Calculating motor torque from available drive current can be confusing due to many different drive types and the multiple ways current is specified. This informative online paper from Celera Motion provides the key formulas for torque constant and motor current from the fundamental principles of three-phase motor theory. It also walks through the many ways torque can be calculated. This information applies to a brushless motor (BLAC or permanent magnet synchronous machines) configuration.
Read the full article.

OnRobot Palletizer: Complete, configurable, and easy-to-use modular solution

OnRobot has launched OnRobot Palletizer, a complete collaborative palletizing solution designed to take the physical and financial pain out of palletizing processes. It includes four new hardware and software products to make affordable collaborative automation available to companies of all sizes and technology skill levels.
Read the full article.

Great Applications: 50 ways to use a hexapod

Hexapods, six-legged parallel-kinematic machines, can solve many complex positioning and alignment tasks in fields including Optics, Photonics, Precision Automation, Automotive, and Medical Engineering. Features include a programmable pivot point, sub-micron precision, and load capacities from 2 to 2,000 kg.
Learn more from PI.

Ultra-small pancake-style gimbal motors

Orbex Group has introduced a line of ultra-compact, high-performance gimbal motors. Featuring a pancake-style form factor, these lightweight motors are wound to operate at low speeds typical for gimbals while exhibiting a high torque constant for fast response when needed. The new gimbal motors are available in two sizes (16 x 10 mm and 26 x 12 mm) and are engineered to minimize cogging torque, ensuring smooth rotation for stable imaging or pointing. Because these brushless motors are electronically commutated, they can change speeds quickly and offer exceptional reliability.
Learn more.

World's smallest servo drives introduced by Celera Motion

Celera Motion claims its newly launched Denali Series features the world's smallest servo drives. The compact and ultra-fast servo drives are perfect for a variety of service robots, surgical robots, industrial grippers, and lab automation applications.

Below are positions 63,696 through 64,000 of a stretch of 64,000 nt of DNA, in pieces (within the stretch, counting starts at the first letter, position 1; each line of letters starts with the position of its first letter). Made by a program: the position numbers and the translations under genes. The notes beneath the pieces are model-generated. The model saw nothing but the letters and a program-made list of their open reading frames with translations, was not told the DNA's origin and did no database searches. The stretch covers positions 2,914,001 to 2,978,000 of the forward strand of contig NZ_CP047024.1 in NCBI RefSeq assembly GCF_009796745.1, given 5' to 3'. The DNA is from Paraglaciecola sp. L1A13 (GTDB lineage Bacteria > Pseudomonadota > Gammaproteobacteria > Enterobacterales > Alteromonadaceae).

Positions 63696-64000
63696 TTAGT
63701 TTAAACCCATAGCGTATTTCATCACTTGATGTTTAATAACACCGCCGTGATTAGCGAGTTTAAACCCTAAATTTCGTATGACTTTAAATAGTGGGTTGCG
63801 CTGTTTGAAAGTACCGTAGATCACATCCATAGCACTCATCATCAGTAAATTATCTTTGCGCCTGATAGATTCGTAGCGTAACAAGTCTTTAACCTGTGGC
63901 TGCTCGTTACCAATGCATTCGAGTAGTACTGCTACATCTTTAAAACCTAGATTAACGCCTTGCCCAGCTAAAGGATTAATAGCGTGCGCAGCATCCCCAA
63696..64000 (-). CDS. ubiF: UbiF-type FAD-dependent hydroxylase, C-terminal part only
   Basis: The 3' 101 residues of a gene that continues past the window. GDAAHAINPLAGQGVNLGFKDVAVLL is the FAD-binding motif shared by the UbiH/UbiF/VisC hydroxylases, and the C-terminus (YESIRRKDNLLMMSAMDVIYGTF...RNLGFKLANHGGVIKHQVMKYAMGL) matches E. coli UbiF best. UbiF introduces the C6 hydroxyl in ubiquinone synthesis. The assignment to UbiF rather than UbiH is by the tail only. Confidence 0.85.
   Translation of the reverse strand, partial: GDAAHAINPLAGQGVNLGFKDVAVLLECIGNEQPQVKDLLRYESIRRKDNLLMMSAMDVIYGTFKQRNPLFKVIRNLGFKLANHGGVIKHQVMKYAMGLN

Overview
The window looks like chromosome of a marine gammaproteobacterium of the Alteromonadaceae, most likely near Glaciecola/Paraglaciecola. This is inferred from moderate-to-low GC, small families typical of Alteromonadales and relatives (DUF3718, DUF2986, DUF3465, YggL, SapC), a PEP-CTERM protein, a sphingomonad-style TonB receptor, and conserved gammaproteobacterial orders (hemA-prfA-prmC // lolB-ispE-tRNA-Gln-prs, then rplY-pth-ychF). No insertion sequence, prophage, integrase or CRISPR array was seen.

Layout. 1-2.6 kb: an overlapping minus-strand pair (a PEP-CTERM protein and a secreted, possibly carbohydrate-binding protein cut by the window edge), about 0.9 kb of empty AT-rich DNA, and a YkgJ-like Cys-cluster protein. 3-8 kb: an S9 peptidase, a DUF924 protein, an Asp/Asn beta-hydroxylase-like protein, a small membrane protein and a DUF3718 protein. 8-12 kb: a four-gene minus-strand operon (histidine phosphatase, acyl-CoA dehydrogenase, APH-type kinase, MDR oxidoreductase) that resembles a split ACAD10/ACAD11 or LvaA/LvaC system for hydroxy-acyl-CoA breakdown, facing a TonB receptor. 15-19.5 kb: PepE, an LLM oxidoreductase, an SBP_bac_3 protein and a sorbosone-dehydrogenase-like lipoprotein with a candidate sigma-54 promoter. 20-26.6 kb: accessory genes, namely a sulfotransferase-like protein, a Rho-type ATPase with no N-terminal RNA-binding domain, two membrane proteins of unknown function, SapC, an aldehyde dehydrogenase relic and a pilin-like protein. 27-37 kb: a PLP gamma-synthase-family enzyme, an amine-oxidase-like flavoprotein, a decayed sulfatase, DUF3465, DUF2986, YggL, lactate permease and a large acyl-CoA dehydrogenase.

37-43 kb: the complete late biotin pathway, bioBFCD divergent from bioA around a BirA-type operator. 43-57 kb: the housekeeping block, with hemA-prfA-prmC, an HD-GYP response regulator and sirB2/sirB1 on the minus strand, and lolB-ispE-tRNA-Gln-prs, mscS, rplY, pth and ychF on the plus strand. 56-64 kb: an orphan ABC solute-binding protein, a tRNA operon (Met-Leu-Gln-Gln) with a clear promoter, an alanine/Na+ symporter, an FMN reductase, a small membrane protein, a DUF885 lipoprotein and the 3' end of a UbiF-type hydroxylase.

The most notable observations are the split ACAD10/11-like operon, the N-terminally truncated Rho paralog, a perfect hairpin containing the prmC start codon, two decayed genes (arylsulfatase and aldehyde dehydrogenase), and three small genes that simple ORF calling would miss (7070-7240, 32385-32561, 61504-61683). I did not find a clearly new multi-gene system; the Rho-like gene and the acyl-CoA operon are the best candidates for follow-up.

Read the full article.

UR cobots control CNC machining cells at Go Fast Campers

Learn how Go Fast Campers (GFC) has integrated a line of four UR5 cobots from Universal Robots with their Haas CNC machines. GFC manufactures 174 unique parts -- from bolts to connectors to hinges -- for its customized pop-up truck campers. All parts start as raw pieces of aerospace-grade aluminum billet material. The company can run 20 to 25 jobs across the four machining centers each day, with changeovers taking only 10 to 15 minutes. Watch how the cobots' built-in I/Os allow GFC to control all auxiliary systems through the robot program, including part loading, flipping, and unloading with a special extra retractor arm.
View the video.

New Twin profile Rail Stage actuator improves accuracy in XYZ motion systems

The new Twin profile Rail Stage (TRS) actuator from Tolomatic improves accuracy and increases production uptime on XYZ linear motion systems with two- or three-axis configurations. Applications include machining centers, collaborative robot movement, drilling, cutting, pick-and-place, material handling, and more.
Read the full article.

Super cool and versatile palletizing gripper: OnRobot 2FGP20

Palletizing just got easier and more affordable with the 2FGP20 from OnRobot, an off-the-shelf electric gripper with a payload of up to 20kg and endless customization possibilities to fit any automation needs. The 2FGP20 is an ideal solution that can be deployed and redeployed for multiple processes and handling different parts.
Learn more about the 2FGP20.
Learn more about palletizing.

10-month voyage proves new solar cell material survives -- and thrives -- in space

An image of the perovskite samples inside the MISSE Platform installed on the exterior of the International Space Station. [Credit: NASA]



By Ellen Bausback, NASA's Glenn Research Center

Dr. Lyndsey McMillon-Brown was hoping to see anything but mustard yellow.